As far as the visiting team from ESPN’s “College GameDay” is concerned, this week’s snowfall is more exciting than a double-overtime thriller.

“This works great for us,” said senior remote operations producer Judi Weiss, who took time Wednesday to make a snow angel in the Northrop Mall field as her crew shoveled sidewalks, ushered in semis and started constructing an elaborate set for a wildly popular show making its inaugural visit to the Twin Cities. “We’re embracing it. It adds an extra layer of fun.”

The last time TV’s most boisterous tailgating party had to prepare in a winter wonderland was the 2016 broadcast from Kalamazoo, Mich., where P.J. Fleck was rowing the boat for Western Michigan before navigating west. Both the students and the talent ate it up, even when flakes stuck to on-air reporter Gene Wojciechowski’s glasses, making him look like Frosty the Snowman.

“I know what it’s like to bring ‘GameDay’ to a university for the first time. It’s game changing,” said Fleck, now in his third year as Gophers coach. “I’m not saying it’s the Kentucky Derby, the Masters or the Indy 500, but it’s along those lines. There’s only 12 places they go during the entire season. We’re one of them. Bring your family, bring your friends, your kids, your grandkids, bring whoever you want. It’s a very unique experience.”

Fleck lobbied hard for “GameDay” to visit for Minnesota’s Nov. 9 game against Penn State, a battle of undefeated teams that the Gophers won 31-26, sending half of the TCF Bank Stadium crowd onto the field. ESPN chose the LSU/Alabama showdown that week, instead, knowing this game against Wisconsin — and the annual battle for Paul Bunyan’s Axe — loomed on Minnesota’s schedule.

By waiting, “GameDay” picked a game between border rivals that will determine the Big Ten West champion and who gets to play in next week’s conference championship game against No. 1 Ohio State.

Network brass couldn’t have predicted the 9-inch snow dump when it decided this past weekend to set its 380th roadshow in Minneapolis. But even if they were better weather forecasters than score predictors, it wouldn’t have dissuaded them.

“How cool is that when people turn on the TV Saturday morning, they’ll see a white blanket over a college campus?” said Drew Gallagher, the show’s coordinating producer for the past five years. “We just don’t get that every week.”

The only elements that give Gallagher and his colleagues the shivers are lightning and wind. In the unlikely event of 40 mph gales, the festivities will shift into Northrop auditorium, which is now being used as a backdrop.

The scouting team had also considered airing from the front of the stadium but opted instead for a more collegiate setting. Since the three-hour program signs off at 11 a.m., more than three hours before kickoff, revelers will have plenty of time to make the 10-minute stroll from the heart of the campus to the football field.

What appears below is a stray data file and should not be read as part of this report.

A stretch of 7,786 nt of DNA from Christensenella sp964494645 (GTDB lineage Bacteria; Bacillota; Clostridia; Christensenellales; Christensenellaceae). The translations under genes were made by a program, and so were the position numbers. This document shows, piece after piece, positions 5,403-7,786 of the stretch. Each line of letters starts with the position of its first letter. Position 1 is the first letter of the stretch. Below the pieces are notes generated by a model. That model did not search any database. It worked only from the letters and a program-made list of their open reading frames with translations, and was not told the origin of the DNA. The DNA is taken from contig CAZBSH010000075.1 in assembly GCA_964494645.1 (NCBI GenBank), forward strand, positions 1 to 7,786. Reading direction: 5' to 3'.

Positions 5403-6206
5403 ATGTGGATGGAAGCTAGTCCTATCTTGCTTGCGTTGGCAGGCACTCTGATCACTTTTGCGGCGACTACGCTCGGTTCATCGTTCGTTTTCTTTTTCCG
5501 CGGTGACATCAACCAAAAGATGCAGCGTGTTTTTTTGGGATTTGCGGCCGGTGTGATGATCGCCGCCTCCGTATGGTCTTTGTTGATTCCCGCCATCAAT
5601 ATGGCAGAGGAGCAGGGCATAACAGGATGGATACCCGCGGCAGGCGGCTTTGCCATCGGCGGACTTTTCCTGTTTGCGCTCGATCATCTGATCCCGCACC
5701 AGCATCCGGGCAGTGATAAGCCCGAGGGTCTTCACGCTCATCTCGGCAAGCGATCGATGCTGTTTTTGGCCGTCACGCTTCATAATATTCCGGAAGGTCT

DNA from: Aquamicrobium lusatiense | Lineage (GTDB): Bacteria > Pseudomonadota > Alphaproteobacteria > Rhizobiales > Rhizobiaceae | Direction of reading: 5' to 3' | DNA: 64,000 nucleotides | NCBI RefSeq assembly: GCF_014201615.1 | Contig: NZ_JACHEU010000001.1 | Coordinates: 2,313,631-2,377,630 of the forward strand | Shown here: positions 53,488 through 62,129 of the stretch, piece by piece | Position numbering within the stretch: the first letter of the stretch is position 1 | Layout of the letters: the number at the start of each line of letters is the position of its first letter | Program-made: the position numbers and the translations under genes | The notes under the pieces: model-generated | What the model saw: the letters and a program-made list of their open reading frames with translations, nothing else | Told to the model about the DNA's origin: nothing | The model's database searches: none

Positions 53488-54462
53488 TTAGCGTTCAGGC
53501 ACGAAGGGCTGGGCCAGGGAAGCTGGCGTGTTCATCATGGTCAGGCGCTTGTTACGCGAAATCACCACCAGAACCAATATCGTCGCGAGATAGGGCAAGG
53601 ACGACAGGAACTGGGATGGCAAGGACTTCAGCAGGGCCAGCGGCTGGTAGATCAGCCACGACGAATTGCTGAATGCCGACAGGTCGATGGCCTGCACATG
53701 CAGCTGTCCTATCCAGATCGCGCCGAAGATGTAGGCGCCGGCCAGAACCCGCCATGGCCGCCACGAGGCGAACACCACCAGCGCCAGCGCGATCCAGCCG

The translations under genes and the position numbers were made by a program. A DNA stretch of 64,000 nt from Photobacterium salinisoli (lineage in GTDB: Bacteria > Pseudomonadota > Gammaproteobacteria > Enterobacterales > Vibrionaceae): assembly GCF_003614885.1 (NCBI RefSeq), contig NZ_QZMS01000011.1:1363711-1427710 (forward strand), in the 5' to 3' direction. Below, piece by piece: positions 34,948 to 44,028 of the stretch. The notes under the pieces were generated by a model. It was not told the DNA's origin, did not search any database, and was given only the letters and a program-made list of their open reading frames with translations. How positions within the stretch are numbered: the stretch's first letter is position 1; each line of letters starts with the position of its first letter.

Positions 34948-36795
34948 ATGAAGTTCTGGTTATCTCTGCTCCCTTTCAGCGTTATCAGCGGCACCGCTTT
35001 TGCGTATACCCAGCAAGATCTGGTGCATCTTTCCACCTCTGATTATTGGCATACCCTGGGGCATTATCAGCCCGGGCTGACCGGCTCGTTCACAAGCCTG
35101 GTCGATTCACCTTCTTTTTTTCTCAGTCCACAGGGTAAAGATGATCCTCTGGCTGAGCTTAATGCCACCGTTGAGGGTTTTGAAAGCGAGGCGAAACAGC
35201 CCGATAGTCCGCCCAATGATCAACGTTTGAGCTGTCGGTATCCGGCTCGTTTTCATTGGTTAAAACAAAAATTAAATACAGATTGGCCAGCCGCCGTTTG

Those who start lining up before 5 a.m. for one of 500 spots in the coveted “pit” area will even have time to squeeze in a nap. They will probably need one.

“Every time you go somewhere for the first time, there’s extra enthusiasm,” Gallagher said. “That pushes us to put on an even better show.”

“GameDay,” which premiered in 1987, is averaging nearly 2 million viewers a week, its best ratings in four years, in large part because of the “newness” factor. The University of Minnesota is the fourth school this season to host for the first time. joining Iowa State, South Dakota State and Memphis.

No matter how hoarse local fans get Saturday, they probably won’t be able to outscream the revelers who showed up last year at Washington State.

Alumni made sure their school flag was on display at every “GameDay” production for 15 straight years until the network finally relented and went to Pullman, Wash.

“That was the patron saint of all crowds,” anchor Rece Davis said. “Everyone else has been vying for second.”

Davis still expects a raucous audience in Minneapolis, especially when he reveals the celebrity picker, usually someone with a strong local connection, and when 84-year-old analyst Lee Corso reveals his game prediction by donning that school mascot’s headgear, the 345th time he has performed the silly, but irresistible stunt.

Just not too raucous, please.

“We like rowdy, but respectful,” Davis said. “We always want signs that toe the line, but don’t step over the boundary into poor taste.”

Davis and his colleagues were not expected to arrive in Minnesota until Friday, one day later than usual, so they could spend Thanksgiving with their families.

For Davis, that means having to miss a meal at Manny’s Steakhouse, a dining tradition every time he’s working out of the Twin Cities.

But for at least 60 of the nearly 100 cast and crew members, the job meant being away from home for the holiday. They made up by taking Thursday off and commandeering the kitchen and dining hall at Sigma Nu fraternity. They were expected to start installing cameras and audio equipment Friday morning.

What really has made the travelers thankful is a cooperative school, pumped-up fans and a picturesque setting.

All that’s left is hoping the wind plays ball.